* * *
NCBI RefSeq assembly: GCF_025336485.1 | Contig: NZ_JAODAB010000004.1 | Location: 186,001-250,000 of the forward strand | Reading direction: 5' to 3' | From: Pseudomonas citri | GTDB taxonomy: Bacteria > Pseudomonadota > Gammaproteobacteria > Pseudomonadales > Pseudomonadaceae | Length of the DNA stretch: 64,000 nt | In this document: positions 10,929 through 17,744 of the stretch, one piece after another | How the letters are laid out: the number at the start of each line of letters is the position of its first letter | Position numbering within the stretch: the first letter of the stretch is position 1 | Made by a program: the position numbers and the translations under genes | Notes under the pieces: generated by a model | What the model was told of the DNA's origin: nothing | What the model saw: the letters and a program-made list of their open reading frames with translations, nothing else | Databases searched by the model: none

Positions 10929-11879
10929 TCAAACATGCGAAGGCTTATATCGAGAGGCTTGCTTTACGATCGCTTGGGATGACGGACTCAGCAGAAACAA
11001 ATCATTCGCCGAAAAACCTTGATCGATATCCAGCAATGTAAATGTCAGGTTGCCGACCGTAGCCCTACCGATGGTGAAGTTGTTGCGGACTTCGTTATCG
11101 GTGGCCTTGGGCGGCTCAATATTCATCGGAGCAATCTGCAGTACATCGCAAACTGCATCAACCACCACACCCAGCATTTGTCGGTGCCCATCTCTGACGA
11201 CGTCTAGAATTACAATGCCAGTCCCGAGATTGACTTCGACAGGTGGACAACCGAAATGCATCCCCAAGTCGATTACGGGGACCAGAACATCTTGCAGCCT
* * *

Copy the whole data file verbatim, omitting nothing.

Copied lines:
NCBI RefSeq assembly: GCF_025336485.1 | Contig: NZ_JAODAB010000004.1 | Location: 186,001-250,000 of the forward strand | Reading direction: 5' to 3' | From: Pseudomonas citri | GTDB taxonomy: Bacteria > Pseudomonadota > Gammaproteobacteria > Pseudomonadales > Pseudomonadaceae | Length of the DNA stretch: 64,000 nt | In this document: positions 10,929 through 17,744 of the stretch, one piece after another | How the letters are laid out: the number at the start of each line of letters is the position of its first letter | Position numbering within the stretch: the first letter of the stretch is position 1 | Made by a program: the position numbers and the translations under genes | Notes under the pieces: generated by a model | What the model was told of the DNA's origin: nothing | What the model saw: the letters and a program-made list of their open reading frames with translations, nothing else | Databases searched by the model: none

Positions 10929-11879
10929 TCAAACATGCGAAGGCTTATATCGAGAGGCTTGCTTTACGATCGCTTGGGATGACGGACTCAGCAGAAACAA
11001 ATCATTCGCCGAAAAACCTTGATCGATATCCAGCAATGTAAATGTCAGGTTGCCGACCGTAGCCCTACCGATGGTGAAGTTGTTGCGGACTTCGTTATCG
11101 GTGGCCTTGGGCGGCTCAATATTCATCGGAGCAATCTGCAGTACATCGCAAACTGCATCAACCACCACACCCAGCATTTGTCGGTGCCCATCTCTGACGA
11201 CGTCTAGAATTACAATGCCAGTCCCGAGATTGACTTCGACAGGTGGACAACCGAAATGCATCCCCAAGTCGATTACGGGGACCAGAACATCTTGCAGCCT